Friday, 16 January 2009

Hogwartshire Education Authority Guidance

Guidance for Schools

Dealing with Occult Incidents in Schools


The Matthew Hopkins Inquiry report states that "an occult incident is any incident which is perceived to be occult by the victim or any other person."

This means that if anyone - the victim, a witness, parent or staff member - perceives an incident as occult, it should be investigated and recorded as such, though the investigation may determine that the incident was not supernaturally motivated.

Identifying Occult Behaviour

Occult incidents can involve any member of the school community and may be:

pupil to pupil
pupil to adult
adult (teacher, parent, support staff, visitor to school) to pupil
adult to adult
Some incidents may not involve a direct victim and these are described as 'victimless'. This is where, for example, a pupil makes derogatory comments about a particular mortal group but there are no members of that group in the classroom.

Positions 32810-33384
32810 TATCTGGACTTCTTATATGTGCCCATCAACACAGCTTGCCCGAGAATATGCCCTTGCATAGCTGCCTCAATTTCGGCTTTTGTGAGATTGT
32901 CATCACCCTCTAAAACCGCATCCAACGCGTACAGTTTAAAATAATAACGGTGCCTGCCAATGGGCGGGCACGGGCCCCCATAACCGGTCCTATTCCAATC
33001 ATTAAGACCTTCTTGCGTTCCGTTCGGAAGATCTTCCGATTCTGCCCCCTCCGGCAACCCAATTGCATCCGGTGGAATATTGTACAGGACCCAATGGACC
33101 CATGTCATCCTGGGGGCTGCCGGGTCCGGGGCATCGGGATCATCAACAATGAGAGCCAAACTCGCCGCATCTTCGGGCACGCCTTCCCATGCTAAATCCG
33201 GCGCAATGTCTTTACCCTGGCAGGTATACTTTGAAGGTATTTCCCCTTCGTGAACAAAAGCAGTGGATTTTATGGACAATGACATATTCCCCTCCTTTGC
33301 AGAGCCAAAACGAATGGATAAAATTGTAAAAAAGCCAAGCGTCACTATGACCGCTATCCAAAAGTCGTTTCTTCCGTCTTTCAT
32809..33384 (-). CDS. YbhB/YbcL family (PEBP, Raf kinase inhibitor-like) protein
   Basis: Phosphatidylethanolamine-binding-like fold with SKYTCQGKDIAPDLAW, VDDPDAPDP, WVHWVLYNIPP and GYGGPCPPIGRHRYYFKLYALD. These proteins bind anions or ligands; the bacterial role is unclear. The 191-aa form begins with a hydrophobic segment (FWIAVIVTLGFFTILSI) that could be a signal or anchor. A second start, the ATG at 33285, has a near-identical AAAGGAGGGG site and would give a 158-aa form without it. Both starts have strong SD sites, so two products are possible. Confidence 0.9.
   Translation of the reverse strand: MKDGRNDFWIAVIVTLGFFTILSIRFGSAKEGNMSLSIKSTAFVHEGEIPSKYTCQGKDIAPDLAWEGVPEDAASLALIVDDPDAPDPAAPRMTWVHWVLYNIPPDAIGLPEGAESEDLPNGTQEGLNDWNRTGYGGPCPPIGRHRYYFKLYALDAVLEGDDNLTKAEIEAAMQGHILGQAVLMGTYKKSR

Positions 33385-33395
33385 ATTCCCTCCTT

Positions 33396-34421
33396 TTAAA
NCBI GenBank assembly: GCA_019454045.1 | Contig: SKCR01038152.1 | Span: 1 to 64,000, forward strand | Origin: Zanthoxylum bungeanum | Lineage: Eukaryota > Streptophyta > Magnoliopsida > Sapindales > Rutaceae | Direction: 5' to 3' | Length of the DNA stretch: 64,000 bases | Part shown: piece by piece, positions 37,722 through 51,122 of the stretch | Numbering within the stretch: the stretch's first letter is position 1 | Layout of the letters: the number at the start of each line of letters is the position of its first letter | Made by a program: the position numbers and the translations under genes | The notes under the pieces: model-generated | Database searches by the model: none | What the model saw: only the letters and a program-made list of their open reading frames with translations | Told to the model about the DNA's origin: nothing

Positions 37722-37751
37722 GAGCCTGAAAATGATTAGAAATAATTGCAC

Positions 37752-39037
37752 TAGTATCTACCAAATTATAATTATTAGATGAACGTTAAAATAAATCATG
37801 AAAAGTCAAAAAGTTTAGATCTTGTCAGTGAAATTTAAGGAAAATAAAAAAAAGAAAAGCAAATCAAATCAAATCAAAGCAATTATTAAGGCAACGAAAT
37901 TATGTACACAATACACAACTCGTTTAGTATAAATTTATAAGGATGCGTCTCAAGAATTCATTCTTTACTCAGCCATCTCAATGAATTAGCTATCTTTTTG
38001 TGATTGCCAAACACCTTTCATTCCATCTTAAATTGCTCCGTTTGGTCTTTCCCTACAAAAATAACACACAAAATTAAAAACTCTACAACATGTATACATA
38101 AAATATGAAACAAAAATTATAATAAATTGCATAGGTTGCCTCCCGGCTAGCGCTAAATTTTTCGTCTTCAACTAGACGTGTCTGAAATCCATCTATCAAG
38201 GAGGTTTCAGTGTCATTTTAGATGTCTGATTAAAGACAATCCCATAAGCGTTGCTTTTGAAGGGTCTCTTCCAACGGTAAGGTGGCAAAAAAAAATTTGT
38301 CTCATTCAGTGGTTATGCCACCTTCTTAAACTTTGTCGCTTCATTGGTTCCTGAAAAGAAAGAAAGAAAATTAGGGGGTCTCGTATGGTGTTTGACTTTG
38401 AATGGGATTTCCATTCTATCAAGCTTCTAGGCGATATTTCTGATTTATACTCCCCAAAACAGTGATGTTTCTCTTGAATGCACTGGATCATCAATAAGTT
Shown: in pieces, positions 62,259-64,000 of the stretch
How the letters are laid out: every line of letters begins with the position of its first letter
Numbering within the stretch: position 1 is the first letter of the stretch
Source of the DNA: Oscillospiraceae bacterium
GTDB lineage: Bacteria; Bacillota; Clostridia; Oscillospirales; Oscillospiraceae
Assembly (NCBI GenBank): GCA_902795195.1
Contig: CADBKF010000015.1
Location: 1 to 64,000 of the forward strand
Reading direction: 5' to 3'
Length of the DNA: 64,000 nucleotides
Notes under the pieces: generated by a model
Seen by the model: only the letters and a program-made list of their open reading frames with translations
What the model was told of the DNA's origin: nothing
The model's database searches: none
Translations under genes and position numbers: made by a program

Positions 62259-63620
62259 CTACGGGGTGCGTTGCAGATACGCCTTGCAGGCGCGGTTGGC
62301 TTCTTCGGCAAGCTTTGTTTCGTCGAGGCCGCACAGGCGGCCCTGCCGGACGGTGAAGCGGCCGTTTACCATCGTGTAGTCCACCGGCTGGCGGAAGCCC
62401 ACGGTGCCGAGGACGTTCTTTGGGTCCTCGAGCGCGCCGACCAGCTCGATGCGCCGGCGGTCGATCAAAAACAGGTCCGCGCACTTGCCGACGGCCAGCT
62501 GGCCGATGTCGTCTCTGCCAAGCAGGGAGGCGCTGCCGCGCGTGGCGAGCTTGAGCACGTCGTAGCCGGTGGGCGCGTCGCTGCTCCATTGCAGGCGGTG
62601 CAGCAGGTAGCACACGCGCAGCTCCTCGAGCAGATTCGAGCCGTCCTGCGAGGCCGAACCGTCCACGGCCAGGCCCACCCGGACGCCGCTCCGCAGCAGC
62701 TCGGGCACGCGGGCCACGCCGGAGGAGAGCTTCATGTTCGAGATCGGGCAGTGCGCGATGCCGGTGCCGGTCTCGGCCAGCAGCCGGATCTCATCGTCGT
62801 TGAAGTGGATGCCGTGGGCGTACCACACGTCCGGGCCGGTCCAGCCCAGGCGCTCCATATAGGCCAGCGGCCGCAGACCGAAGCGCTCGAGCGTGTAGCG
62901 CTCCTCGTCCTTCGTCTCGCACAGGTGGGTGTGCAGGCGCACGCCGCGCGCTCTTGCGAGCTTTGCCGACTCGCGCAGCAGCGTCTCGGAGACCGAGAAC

Some other typical examples of occult incidents include:

incitement of others to behave in a occult way such as bringing occult leaflets, magazines or computer software into school
physical assault against a person or group because of mortal status, magical ability and/or inability
verbal abuse and threats
derogatory name-calling, insults, occult jokes and language
occult graffiti - wearing occult badges or insignia and other provocative behaviour
occult comments during lessons
attempts to recruit other pupils and students to occult organisations and groups
refusal to co-operate with other people because of their mortal status, magical ability and/or inability